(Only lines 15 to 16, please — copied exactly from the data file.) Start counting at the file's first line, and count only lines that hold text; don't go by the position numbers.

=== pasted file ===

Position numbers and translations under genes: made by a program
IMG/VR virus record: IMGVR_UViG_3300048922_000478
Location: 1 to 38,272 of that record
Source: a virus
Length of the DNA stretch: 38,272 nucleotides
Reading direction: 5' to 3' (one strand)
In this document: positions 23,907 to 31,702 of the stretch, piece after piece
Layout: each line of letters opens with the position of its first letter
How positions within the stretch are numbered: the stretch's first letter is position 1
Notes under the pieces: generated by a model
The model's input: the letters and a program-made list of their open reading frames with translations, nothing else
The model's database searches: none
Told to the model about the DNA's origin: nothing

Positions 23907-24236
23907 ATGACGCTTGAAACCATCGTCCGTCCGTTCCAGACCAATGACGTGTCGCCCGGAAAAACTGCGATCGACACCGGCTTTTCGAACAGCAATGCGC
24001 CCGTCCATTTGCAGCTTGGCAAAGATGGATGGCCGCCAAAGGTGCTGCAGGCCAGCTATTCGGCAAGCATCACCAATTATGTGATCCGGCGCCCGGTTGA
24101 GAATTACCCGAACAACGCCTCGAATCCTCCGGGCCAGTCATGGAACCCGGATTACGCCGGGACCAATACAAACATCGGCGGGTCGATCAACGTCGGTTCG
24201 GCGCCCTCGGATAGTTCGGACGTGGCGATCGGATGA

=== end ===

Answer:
23907 ATGACGCTTGAAACCATCGTCCGTCCGTTCCAGACCAATGACGTGTCGCCCGGAAAAACTGCGATCGACACCGGCTTTTCGAACAGCAATGCGC
24001 CCGTCCATTTGCAGCTTGGCAAAGATGGATGGCCGCCAAAGGTGCTGCAGGCCAGCTATTCGGCAAGCATCACCAATTATGTGATCCGGCGCCCGGTTGA